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Librarians have hard-won reputations as defenders of open information and patron privacy, but what about third-party providers of library services? Slate’s Future Tense explores some recent revelations from companies like Adobe, whose Digital Editions e-book software has been criticized for transmitting reader data in plain text—making it an easy target for surveillance by the government, and other private companies.

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From Papyrus to PDF

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Mike Kelley delivers a useful overview of the outlook for preservation of e-books for Publishers Weekly. In addition to the upkeep necessary to combat digital decay, which is at least analogous to the challenges of paper-book preservation, libraries are now confronting the particular difficulties of texts in proprietary file formats, with limited licenses, and without common identifiers like an ISBN.

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e-Books Threaten Libraries

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Libraries have adapted to the modern era by lending out e-books. In many cases, electronic books provide patrons easier access to materials. But a new study says that they also threaten an old system of distribution, reports GalleyCat. The main problem is how electronic content is never really owned, but instead, licensed:

Unlike the print book business model, in which libraries buy a certain amount of books for a set price and distribute those texts widely, most digital content is licensed with specific conditions about when and where it can be distributed.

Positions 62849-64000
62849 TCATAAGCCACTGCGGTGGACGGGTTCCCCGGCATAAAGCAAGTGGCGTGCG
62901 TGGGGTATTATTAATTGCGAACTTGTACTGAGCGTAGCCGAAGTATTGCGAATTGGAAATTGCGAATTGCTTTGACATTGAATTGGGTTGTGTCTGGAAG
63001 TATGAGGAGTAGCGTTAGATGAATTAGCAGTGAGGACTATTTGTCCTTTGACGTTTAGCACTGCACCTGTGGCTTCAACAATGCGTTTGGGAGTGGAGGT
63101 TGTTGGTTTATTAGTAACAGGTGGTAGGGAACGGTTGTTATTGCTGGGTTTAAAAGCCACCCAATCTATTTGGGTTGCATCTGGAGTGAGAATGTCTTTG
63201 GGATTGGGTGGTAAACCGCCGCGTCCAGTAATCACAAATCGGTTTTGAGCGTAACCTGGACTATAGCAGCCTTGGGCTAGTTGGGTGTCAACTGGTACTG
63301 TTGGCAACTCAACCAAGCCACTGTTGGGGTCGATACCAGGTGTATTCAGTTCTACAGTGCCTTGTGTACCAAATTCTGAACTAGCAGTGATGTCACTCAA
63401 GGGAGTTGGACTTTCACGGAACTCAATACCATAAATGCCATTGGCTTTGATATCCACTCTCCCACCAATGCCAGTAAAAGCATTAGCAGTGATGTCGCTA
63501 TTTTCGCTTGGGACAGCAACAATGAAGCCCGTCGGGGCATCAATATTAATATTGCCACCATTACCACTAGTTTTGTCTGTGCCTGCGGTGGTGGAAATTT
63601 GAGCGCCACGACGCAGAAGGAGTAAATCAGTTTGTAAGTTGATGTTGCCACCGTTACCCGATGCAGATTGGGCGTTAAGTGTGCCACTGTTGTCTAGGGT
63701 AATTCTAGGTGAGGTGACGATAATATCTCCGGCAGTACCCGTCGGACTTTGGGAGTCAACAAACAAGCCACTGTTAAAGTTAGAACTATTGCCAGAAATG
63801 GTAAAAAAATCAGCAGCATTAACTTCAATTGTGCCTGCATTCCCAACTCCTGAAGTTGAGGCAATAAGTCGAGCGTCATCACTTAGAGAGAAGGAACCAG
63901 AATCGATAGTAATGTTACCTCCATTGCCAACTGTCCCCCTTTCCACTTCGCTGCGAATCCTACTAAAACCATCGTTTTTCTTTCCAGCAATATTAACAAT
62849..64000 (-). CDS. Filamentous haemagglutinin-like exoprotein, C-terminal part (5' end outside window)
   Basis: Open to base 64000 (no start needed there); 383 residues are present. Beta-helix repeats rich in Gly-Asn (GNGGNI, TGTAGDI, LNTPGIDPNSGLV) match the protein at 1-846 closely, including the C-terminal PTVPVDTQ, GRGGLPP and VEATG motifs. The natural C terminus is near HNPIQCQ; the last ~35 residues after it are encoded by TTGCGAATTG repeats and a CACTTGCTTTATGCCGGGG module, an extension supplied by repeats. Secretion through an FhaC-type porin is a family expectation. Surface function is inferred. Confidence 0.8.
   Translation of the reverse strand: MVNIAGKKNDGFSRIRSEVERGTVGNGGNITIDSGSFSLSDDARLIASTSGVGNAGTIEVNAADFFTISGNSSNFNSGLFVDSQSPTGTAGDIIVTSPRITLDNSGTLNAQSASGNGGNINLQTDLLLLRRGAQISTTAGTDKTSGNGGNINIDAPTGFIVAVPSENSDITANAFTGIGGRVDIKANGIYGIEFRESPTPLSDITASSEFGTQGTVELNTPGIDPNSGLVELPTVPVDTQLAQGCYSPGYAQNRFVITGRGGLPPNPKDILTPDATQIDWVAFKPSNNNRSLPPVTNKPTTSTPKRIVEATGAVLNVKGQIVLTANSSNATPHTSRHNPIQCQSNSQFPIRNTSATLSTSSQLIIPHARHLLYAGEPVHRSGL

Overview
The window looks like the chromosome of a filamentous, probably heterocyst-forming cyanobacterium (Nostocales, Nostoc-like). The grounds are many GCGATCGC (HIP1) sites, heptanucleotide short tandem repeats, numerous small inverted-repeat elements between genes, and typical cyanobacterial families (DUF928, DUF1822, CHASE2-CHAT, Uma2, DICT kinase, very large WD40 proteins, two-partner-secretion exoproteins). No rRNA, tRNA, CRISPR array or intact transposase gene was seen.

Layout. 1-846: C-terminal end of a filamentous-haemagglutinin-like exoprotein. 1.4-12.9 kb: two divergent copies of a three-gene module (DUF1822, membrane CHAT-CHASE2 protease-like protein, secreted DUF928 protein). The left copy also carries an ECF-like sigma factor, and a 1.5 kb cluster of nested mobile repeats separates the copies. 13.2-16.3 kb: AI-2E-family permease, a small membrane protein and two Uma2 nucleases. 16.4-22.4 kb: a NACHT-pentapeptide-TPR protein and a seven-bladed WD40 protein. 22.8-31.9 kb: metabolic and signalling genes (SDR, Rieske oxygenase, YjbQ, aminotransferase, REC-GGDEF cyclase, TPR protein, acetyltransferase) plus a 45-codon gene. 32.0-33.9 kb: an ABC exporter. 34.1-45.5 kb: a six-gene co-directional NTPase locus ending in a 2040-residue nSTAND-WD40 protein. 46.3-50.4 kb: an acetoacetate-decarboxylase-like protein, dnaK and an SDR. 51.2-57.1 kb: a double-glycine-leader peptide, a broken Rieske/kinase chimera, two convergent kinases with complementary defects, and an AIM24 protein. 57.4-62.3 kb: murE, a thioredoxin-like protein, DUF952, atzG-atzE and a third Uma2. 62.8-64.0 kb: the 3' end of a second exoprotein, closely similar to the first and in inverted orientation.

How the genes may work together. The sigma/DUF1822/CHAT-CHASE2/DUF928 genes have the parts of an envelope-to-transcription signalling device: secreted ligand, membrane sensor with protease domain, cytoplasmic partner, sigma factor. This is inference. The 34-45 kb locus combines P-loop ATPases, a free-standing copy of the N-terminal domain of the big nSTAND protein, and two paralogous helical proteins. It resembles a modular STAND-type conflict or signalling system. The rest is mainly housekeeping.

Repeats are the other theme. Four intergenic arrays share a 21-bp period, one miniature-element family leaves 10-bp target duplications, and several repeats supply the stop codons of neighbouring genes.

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Amazon Attempts to Drive Wedge Between Authors and Hachette

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The standoff between Amazon and Hachette has harmed authors more than either corporation. The corporations are surviving on massive war chests and alternate revenue streams. Authors, however, are far more adversely affected by reduced book pre-sales and the sale of electronic books (available immediately) versus physical books (artificially delayed by Amazon).

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Digital Age Changes Writing

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Technology has changed the way writers write, and that change is not just about the rise of e-books. Composition in a digital world is much more malleable and fluid, and changes in methodology alter the structure of sentences and words. Author Tom McCarthy tells the Guardian:

Writing with word processors has given a new organisation to shaping sentences but it has also given flexibility; paragraphs can be switched, flipped and thrown out with an ease that would’ve been impossible when working with a typewriter.

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Wimpy Bookstore with Strong Ideas

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How does a child experience a book? It’s such a different experience reading on a tablet or a smartphone. A physical book has a heft, a permanence that you don’t get digitally. So our hope is that the bookstore will remain a vital, important part of communities across the country and the world.